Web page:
Lady in Red, the art gallery formerly located in the Adega Cooperativa building in Lagoa, has moved to its new premises in Portimão.
The art gallery is now located in a two-storey space on the town’s busy Rua Infante Dom Henrique (no.140), just a stone’s throw away from the local shopping street Rua das Lojas and near two other art galleries, making this part of Portimão something of a new artistic hub.
As gallery manager Vasco Lamberti told us at the inauguration event on Friday, moving to a new location was just a matter of time.
“The building in Lagoa was starting to collapse and was becoming dangerous for both clients and staff. It was also for sale, meaning we had no guarantee we would be able to stay there for much longer,” he said. From the get-go, the plan was to move to Portimão.
“It’s true our previous gallery was located on a national road (EN125) and had ample parking, but we wanted to be in a more central area, closer to local citizens and tourists. Daniela Medeira (co-manager) and I are also from Portimão, so it’s great to be able to bring the gallery to the town,” Vasco explained.
What is immediately apparent to those who knew the previous space in Lagoa is that the new gallery is much smaller.
“The biggest challenge of this move was moving from a 3,000m2 space to one with 200m2; we had to fit everything in here, and that was the most difficult part,” he told us.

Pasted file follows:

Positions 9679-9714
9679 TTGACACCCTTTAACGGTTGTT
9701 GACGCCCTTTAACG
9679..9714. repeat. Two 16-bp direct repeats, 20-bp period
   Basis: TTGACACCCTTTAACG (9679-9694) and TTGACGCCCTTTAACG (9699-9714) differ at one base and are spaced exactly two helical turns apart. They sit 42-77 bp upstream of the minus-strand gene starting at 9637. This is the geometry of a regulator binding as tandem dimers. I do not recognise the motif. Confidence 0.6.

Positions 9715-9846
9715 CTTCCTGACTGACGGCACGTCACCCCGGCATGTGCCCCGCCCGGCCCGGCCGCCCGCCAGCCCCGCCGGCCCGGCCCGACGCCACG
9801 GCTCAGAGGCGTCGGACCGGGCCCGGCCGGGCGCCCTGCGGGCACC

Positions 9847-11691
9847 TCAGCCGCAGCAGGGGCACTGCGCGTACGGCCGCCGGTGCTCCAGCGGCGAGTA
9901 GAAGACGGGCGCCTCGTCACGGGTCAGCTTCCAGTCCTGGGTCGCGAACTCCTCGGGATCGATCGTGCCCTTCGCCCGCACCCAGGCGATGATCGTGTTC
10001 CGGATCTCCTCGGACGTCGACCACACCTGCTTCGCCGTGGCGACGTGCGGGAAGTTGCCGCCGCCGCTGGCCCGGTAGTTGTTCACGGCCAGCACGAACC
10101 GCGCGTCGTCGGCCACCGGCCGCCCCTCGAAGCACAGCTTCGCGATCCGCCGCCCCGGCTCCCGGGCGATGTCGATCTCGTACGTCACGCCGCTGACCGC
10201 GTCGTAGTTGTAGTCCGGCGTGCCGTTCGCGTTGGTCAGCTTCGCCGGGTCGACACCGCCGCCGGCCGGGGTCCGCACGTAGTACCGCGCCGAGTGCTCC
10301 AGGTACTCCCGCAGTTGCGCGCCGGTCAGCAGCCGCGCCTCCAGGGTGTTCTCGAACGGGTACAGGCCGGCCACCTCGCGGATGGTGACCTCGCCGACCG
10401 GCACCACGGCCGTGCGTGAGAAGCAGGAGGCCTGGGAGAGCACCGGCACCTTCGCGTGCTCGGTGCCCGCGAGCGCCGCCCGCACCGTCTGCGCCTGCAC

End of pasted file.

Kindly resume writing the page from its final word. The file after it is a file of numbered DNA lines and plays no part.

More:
While Lady in Red continues to work with the same 50 or so artists, both Portuguese and foreign, the number of artworks it is able to exhibit at the same time is now much lower.
The process of moving all the artworks and carrying out the needed renovations to the new building took around four months and a half.
“We reused everything, from recycled materials to the metal grids we used at the previous gallery,” said Vasco. “This new space was in good condition, but it wasn’t suitable for an art gallery, so we had to transform the space to fit our theme.”
The smaller space means that Lady in Red will no longer be able to host the same scale of events that it did before, although it has maintained the concept of being “more than just an art gallery”. Visitors will find a selection of local products, from hot sauces and honey to liqueurs, a bar, and a selection of smaller art pieces on the ground floor, while the larger artworks are exhibited on the first floor, which has a floor opening providing a view of the ground floor and vice-versa.
Lady in Red will now have rotating exhibitions, allowing the gallery to showcase the many artworks of its collection over time despite its smaller physical space.
Being located near other art galleries is not something that worries Vasco Lamberti.
“We actually think it is very positive, and we think the other galleries should think the same, because any client we attract can always become a client of their galleries and vice-versa,” he said, stressing that the area is becoming an “art neighbourhood”.
Lady in Red is open from Monday to Saturday between 10am and 6pm. Admission is free.